The cost of shipping goods across the world’s oceans and air routes may stay high for a year or more as consumer demand stays strong and the already tight supply of capacity to move cargo commands a premium, according to McKinsey & Co.
That’s the outlook of Ludwig Hausmann, a partner in McKinsey’s office in Munich. He explained it this way:
* On the ocean side: He sees container rates staying high because a now-consolidated liner industry’s past tendencies to wage price wars has “completely vanished so there is more discipline around balancing supply so that it fits demand.” On top of that, a lot of long-term contracts with shippers have already been agreed for the next year or two — and “that will lock in a higher price.”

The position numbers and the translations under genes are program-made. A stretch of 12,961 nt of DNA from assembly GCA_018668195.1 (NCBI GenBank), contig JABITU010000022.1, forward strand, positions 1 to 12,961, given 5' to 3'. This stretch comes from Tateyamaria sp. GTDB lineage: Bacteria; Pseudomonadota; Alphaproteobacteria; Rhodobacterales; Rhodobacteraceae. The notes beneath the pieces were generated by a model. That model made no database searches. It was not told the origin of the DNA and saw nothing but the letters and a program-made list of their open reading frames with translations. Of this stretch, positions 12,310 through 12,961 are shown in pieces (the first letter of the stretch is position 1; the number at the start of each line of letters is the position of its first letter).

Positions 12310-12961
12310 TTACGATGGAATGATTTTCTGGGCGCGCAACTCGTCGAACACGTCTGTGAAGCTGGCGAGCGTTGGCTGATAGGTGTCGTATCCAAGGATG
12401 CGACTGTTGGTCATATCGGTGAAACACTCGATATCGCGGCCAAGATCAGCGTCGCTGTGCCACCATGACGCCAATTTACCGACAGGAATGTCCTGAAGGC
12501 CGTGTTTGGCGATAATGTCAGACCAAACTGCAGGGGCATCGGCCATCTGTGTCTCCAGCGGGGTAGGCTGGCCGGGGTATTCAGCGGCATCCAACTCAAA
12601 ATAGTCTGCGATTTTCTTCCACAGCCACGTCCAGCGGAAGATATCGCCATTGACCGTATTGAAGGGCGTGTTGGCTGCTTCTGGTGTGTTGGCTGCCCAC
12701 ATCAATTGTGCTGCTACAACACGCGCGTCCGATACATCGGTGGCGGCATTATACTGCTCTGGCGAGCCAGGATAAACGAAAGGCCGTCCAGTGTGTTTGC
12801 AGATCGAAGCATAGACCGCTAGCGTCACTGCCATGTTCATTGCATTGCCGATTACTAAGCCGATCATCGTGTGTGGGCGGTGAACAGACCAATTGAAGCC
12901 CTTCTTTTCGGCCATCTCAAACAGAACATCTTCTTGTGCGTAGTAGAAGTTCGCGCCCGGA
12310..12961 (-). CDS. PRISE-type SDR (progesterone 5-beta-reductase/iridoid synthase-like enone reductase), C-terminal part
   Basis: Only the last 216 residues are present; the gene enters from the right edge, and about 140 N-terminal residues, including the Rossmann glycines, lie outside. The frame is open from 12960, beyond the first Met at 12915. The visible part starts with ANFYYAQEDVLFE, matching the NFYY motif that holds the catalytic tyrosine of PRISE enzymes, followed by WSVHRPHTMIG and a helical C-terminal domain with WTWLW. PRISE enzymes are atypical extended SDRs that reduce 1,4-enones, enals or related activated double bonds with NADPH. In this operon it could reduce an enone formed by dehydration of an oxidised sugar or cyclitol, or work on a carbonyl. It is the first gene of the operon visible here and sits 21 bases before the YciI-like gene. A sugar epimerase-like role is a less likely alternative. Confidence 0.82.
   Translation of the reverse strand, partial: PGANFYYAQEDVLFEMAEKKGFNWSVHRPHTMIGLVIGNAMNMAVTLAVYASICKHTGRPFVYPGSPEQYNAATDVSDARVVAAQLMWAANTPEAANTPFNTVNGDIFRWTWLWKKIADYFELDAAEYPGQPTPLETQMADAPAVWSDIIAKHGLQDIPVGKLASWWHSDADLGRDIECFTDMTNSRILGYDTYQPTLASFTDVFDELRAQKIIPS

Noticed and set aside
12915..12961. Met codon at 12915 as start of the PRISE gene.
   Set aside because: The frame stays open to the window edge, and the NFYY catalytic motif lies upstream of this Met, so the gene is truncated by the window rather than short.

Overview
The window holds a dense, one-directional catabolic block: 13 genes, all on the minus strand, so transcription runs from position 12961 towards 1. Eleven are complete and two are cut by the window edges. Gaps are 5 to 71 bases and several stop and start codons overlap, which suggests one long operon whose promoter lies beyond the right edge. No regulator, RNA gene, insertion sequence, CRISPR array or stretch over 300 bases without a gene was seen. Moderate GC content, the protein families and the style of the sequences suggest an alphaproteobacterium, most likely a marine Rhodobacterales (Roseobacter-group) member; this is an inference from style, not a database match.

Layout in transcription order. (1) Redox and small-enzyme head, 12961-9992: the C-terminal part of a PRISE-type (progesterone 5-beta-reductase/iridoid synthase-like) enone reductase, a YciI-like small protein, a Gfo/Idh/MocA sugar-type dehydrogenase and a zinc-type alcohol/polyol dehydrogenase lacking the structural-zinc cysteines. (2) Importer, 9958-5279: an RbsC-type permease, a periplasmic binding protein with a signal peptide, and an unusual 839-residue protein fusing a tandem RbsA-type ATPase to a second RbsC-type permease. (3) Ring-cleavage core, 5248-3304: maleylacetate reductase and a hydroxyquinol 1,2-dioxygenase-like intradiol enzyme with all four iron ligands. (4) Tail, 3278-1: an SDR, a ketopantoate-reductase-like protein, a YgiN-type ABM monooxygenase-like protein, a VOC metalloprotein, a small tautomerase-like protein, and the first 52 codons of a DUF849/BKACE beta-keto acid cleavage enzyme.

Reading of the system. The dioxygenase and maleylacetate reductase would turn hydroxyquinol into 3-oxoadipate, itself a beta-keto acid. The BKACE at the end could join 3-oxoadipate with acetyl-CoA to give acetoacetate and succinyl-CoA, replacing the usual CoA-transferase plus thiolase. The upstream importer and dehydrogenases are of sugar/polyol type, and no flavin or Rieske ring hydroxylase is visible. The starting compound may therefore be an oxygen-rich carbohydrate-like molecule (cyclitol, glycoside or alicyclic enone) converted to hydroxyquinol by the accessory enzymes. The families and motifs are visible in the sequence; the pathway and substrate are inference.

* On air cargo: In the past, many smaller airlines operated long-haul planes that added to cargo capacity. Hausmann’s view is that the future will be “more of a professional’s game” involving bigger airlines that don’t allot more aircraft on certain lanes. As a result, the easing of air-freight supply constraints “is also not happening too fast.”